After the north I spent a week on the Snæfellsjökull peninsula in Vesturland. This is a gorgeous and relatively quiet part of the country with lots of nice hikes and beautiful scenery.
For the first few days I camped at Grundarfjörður, it’s a nice but basic campsite. Showers at the local pool and one socket, so wasn’t using the phone much. I spent at least a day and a half at Kirkjufell and the most beautiful waterfalls next to it. Most tourists hop out and take a few pictures, along with the buses it can get quite busy. But it’s such a nice place, with mountains behind you and a field of inquisitive horses – take your time and appreciate it. And you will be rewarded with a few moments where it looks like you’re the only one there. So basically I photographed it from every angle in every light but I’m still waiting for the perfect shot. I suppose I’ll just have to go back. I did some walking in the area and hitched to the local shark museum – really a curing house with an explanation of the process and an opportunity to try fermented shark. My lift there was a local fisherman who was going to Hitler’s Cousin (the dentist). Clearly he was looking forward to it, and on the way back Daniel and American couple got me home before a quick dip in the sea. Which was full of fish gick from the harbour and not so nice.
Journey to the Centre of the Earth and volcanoes
I moved on to Ólafsvík a little further on and hiked to Snæfellsjökull, the setting of the beginning of “Journey to the Centre of the Earth” by Jules Verne. My brother was obsessed with this cartoon movie when we were kids, and my friend was recently in Naples, not far from Vesuvius, the end of the literary journey, making a nice link. The undulation of these infinite numbers of mountains, whose snowy summits make them look as if covered by foam, recalled to my remembrance the surface of a storm-beaten ocean. If I looked towards the west, the ocean lay before me in all its majestic grandeur, a continuation as it were, of these fleecy hilltops. Where the earth ended and the sea began it was impossible for the eye to distinguish.”
You can do this walk as part of a loop around the peninsula but traffic is light here and by the time I would have gotten to Arnarstapi it would have been late and my tent was in Ólafsvík. It’s all dirt road to the volcano though I didn’t go to the top as I don’t have snow gear. But in theory you could follow the snowmobile tracks up, without you need to be careful of cracks masked by the snow. And under cloud it can be dangerous. The snowmobile is actually a big viewing stand which goes to the top. But takes the fun out of it I think. There are guided hikes too. The dirt/gravel road is from good to rough but it doesn’t stop any tourist going regardless of the type of car they’re driving. Until they have to explain it to the insurance company I suppose. Along the way I met a Danish couple who were celebrating their wedding anniversary the next day and were going to get up early to see the sunrise. As they said it’s not about who gets there first but who learns the most along the way. If that’s the case I am the winner on this trip. With my meandering off-road it was about 30km in 18°C (I must be turning local as that is too hot for hiking!) there and back with steep hills up and trying to take it easy on my knees on the way back. With the gravel being very slippery downhill I was wrecked.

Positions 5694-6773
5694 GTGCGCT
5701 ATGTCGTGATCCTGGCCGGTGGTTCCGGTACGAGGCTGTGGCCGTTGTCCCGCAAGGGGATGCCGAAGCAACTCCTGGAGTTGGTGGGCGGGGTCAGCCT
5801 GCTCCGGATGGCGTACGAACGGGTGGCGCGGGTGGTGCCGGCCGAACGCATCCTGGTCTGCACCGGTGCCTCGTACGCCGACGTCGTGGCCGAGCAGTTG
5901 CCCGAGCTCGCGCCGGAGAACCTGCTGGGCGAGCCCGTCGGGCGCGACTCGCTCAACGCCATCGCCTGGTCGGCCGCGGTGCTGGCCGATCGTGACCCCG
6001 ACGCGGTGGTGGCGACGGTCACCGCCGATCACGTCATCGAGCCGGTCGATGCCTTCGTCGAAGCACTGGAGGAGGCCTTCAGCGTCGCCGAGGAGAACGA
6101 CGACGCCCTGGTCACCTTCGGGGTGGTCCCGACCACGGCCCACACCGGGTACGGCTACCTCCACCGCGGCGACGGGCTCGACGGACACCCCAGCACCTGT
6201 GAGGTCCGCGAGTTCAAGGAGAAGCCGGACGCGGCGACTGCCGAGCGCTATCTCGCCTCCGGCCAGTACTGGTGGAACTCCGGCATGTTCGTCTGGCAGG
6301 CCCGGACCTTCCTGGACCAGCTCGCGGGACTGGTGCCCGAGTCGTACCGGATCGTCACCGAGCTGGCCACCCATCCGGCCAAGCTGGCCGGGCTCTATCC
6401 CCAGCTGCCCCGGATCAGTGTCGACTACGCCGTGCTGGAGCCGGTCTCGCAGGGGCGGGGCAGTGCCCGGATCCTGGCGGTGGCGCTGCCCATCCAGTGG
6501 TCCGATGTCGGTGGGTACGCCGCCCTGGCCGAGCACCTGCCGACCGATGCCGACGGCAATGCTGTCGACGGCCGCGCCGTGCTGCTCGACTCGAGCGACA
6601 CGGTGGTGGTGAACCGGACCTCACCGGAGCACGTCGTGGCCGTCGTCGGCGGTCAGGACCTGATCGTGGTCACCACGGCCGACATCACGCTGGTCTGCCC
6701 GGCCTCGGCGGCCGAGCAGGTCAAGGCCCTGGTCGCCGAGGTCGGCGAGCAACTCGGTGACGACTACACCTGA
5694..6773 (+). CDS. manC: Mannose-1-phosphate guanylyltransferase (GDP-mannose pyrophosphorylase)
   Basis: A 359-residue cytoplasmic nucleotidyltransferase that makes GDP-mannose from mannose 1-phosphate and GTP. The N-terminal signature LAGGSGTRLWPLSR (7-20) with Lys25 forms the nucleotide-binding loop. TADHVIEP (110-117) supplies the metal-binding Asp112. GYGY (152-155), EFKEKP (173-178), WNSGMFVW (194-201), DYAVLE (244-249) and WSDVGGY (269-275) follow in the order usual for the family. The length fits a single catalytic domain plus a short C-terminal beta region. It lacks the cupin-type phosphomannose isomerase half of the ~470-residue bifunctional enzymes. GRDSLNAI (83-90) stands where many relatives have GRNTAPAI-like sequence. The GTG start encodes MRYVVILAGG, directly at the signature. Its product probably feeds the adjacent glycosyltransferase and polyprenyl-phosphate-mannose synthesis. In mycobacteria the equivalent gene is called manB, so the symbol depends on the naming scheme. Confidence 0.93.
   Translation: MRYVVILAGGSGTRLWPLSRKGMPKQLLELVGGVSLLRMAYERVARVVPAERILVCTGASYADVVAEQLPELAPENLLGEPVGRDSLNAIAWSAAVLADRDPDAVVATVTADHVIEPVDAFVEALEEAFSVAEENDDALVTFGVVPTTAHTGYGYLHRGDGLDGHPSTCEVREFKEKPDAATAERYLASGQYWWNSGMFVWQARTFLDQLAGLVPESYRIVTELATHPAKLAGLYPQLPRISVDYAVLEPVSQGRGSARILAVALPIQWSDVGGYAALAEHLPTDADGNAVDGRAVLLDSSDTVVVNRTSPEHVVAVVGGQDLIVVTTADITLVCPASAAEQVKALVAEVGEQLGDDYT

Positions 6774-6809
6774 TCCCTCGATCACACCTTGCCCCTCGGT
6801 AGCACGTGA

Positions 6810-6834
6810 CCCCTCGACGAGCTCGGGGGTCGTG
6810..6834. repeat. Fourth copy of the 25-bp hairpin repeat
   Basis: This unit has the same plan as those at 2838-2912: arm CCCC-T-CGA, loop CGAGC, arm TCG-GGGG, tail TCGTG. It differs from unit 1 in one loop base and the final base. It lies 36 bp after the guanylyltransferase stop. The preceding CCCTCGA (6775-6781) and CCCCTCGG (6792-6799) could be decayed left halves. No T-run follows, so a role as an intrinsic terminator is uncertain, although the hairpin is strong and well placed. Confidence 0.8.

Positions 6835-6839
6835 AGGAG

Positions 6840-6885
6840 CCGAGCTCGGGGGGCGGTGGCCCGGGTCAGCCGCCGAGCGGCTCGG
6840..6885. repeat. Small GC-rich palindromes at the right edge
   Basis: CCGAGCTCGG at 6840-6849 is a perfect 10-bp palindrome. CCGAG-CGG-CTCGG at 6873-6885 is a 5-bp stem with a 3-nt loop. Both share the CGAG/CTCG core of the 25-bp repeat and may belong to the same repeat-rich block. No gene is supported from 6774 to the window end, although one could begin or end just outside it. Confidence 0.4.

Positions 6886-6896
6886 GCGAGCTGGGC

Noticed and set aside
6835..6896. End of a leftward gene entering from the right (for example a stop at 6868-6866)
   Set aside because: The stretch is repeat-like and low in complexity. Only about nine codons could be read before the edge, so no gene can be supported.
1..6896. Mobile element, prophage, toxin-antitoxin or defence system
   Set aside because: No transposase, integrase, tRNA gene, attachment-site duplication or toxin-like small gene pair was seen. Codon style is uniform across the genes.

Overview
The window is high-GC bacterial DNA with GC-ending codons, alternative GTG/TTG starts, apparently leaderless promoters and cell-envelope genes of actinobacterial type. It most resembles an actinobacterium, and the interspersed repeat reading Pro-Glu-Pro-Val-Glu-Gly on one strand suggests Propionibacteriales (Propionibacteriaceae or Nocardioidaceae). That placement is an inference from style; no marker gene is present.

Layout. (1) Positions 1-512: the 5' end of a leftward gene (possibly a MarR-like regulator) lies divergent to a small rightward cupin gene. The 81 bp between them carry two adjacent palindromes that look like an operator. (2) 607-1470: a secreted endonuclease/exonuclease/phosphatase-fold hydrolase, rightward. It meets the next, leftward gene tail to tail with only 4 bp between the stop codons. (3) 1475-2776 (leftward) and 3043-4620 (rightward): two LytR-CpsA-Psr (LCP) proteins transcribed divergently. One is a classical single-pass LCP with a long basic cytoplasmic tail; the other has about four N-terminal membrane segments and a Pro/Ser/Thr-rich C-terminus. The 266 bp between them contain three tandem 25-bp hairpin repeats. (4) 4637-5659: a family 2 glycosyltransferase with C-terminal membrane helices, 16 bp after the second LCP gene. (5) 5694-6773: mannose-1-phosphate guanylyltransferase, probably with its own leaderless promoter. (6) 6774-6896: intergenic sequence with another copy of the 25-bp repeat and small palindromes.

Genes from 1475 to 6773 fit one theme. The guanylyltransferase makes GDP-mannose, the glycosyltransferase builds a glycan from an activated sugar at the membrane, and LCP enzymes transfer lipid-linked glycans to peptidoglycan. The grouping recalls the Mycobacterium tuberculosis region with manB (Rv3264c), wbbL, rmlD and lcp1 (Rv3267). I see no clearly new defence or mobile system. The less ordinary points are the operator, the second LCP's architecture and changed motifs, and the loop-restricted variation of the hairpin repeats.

Heading west along the Snæfellsness Peninsula
The campsite at Ólafsvík is run by the local policewoman (“in the country we do everything”), with a small kitchen, plugs and showers (the hot water runs out fast) and they take the camping card! Very few places I’ve ended up in do. So unless you are driving and can plan to only stay in those I wouldn’t bother with it. The next evening I met the Danish couple, the aurora came out, they saw the most spectacular sunrise – all in all a pretty special anniversary. I haven’t seen the aurora here yet, either I’m asleep or if I manage to stay up there’s cloud. Further west is Hellissandur, where I had gone a few data previously, with full intentions of doing a coastal walk until I got to the beach and decided as it was so hot I was going to swim, sunbathe and read my book instead. The campsite is in a lava field, next to an interesting fishing museum and, well I wanted to camp in a lava field, without wrecking nature or national parks. I took the bus to Arnarstapi, a pretty little village on the other side of the peninsula to walk to Hellnar and at this stage I know the bus driver quite well. A nice but shy man, he probably thinks I’m stalking him. Hellnar was the main fishing port on the peninsula, the other harbours bring quite exposed, but the fishing is now largely gone. There’s a few boats and a pungent processing plant in Olafsvik but it’s a far cry from its heyday. The whole peninsula is dominated by Snæfellsjökull, either you can see it, if the cloud isn’t hugging the crest, or the landscape is a reminder of its eruptions.
Borgarnes and the Settlement Museum
Heading back east, I spent the night in Borgarnes. There’s an excellent Settlement Museum here which tells the story of settlement and Egil’s Saga through an audio guide. I was hoping to spoil myself with a night indoors and do my washing but between bookings getting cancelled as they weren’t actually available (and I stayed in the very basic – no showers – campsite) and then they didn’t have laundry facilities I gave up and headed to Reykjavik as I now look and smell like a homeless person. Hopefully the next few days will be a long hiking trip, without much contact. But I’m probably not dead.